BOISE, Idaho — Evan Stauff was born on Jan. 11, and it was several months before his parents noticed anything unusual about their new bundle of joy.

"Everything was fine. He was starting to progress and develop rather quickly," said Evan's father, David Stauff, who has two other sons, 11 and 7.

But early one morning in April, they witnessed their son having a grand mal seizure. Stauff and his wife, Kathleen, who live near Coos Bay, Ore., took their son to a pediatrician.

Medical tests and scans of the boy's brain showed no trauma.

Evan was diagnosed with infantile spasms, which is a specific kind of epilepsy that develops in young children. The seizures come in clusters, and his episodes last five to 15 minutes; he typically has five clusters a day.

They are sometimes called "jackknife seizures" because of the way they appear — a sudden bending forward of the body with stiffening of the arms and legs; some children arch their backs. These children have abnormal electroencephalography (EEG) tests.

"They have very large voltage things occurring in the brain," said Dr. Gary W. Mathern, director of the Pediatric Epilepsy Surgery Program and Pediatric Neurosurgery Program at UCLA Medical Center.

The condition is associated with significant cognitive development problems. More than 90 percent of children with the condition are destined to have IQs below 50, Mathern said.

"They don't know mom and dad," he said. "They don't have language." Mathern said there are more than 100 possible causes associated with the condition. Some respond to medication, including steroids, but many don't.

The medications didn't stop Evan Stauff's spasms.

"He's gone through seven medication types," David Stauff said. "We've taken some of the more powerful, more popular ones that have had great success in other children ... Nothing has worked." But the Stauffs didn't give up. Research led them to consider a surgical option that sounds radical to the lay person — removing half of the child's brain to stop the seizures and allow for more normal brain growth and development.

It's called a "hemispherectomy." Evan had the surgery Tuesday, and it went well, his family said.

Both sets of Evan Stauff's grandparents live in the Treasure Valley (Payette and Eagle). They were all in Los Angeles to support Evan's parents and brothers.

"Everyone is hanging tough," said Stauff's father-in-law, Jeff Sands, a deputy fire marshal in the Idaho State fire marshal's office.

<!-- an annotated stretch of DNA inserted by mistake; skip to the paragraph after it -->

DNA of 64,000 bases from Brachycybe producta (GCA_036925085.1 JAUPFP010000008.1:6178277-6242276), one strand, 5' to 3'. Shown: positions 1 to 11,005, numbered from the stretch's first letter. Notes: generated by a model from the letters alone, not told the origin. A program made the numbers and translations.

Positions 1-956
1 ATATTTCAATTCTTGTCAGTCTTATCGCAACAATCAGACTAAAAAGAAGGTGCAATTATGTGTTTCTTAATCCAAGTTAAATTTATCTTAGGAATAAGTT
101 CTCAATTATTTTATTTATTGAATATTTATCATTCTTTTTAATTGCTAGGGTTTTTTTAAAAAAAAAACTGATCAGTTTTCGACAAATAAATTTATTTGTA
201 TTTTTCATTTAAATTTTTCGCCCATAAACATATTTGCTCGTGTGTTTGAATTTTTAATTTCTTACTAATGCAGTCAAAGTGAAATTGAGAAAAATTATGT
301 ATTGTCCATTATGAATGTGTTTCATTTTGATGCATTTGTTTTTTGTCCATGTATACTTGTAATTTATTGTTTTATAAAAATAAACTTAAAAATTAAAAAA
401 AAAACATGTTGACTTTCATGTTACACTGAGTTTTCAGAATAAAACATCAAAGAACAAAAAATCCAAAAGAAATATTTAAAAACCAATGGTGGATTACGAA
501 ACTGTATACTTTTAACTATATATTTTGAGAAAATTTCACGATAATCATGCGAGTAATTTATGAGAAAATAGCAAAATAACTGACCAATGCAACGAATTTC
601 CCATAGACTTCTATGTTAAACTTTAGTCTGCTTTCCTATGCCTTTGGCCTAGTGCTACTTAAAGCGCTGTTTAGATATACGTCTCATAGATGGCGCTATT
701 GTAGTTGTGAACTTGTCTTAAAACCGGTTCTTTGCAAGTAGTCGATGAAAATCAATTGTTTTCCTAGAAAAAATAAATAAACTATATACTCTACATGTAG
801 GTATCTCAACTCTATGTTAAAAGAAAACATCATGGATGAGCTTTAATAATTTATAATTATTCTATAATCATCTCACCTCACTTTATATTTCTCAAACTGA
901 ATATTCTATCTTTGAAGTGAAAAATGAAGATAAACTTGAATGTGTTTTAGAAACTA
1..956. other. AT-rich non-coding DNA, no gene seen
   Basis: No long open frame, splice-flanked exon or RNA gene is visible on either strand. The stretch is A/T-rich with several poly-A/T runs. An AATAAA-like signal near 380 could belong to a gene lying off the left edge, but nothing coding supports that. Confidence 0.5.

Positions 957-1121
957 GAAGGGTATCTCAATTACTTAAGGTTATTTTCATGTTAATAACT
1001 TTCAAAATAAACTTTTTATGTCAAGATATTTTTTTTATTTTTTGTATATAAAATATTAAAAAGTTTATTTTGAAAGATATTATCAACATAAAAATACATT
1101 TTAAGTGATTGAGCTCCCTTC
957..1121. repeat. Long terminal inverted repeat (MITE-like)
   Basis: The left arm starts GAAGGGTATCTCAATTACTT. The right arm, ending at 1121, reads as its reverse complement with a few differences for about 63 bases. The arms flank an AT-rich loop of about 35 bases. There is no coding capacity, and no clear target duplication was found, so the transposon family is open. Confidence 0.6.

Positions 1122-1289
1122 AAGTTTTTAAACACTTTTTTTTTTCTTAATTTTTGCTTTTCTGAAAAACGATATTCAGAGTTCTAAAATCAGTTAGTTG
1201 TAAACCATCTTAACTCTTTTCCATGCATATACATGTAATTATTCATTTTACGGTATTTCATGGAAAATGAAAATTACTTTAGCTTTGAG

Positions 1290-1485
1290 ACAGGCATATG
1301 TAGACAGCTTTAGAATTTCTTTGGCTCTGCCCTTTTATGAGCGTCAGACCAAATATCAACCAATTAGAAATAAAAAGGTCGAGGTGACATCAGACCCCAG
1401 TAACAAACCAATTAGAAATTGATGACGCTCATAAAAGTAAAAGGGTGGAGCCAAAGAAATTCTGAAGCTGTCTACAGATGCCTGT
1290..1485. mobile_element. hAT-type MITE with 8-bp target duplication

There was urgency to the surgery. "Once you can identify this, you want to intervene as quickly as possible," said David Stauff, who is hoping to help families in the Treasure Valley and beyond who may be going through the same thing.

Surgeons at UCLA Medical Center have done about 200 hemispherectomies for children suffering infantile spasms since 1986.

Mathern said surgery is most effective on very young children — younger than 2 — because the brain has "plasticity." "That's the ability of the brain to take over functions that it wasn't intended to do," he said.

Mathern said English physician William West first identified infantile spasms in his son more than 150 years ago.

In the 1930s, physicians treating brain cancer patients began removing parts of the brain as part of treatment. Mathern said that's when the broader medical community became aware that a person can survive without half of their brain.

In the 1950s, the surgery began on adult epilepsy patients. Mathern said UCLA Medical Center pioneered surgery on children in the late 1980s.

Surgeons do their best to determine which side of the brain is causing the seizures.

"The success rate for this is about 80 percent," Mathern said. "But one in five fail. We take out half the brain, and the seizures are still there." Evan Stauff had the left hemisphere of his brain removed Tuesday. That side governs movement of the right arm and leg, word/language-based memory and language.

"He'll walk, but he'll walk with a limp. He won't be able to use much of his right hand," said Mathern, who conducted the more than 10-hour surgery.

His peripheral vision on the right side will also be impaired. Mathern is optimistic that the right side of Evan's brain will take over language functions.

How does removing half the brain affect the child's personality? "I don't know where personality is," Mathern said. "I've taken out left hemispheres, and I've taken out right. The child's personality is the same afterward." Mathern said his most successful hemispherectomy patients have IQs in the 80s and 90s. They are able to dress and feed themselves, and in some cases, have finished high school.

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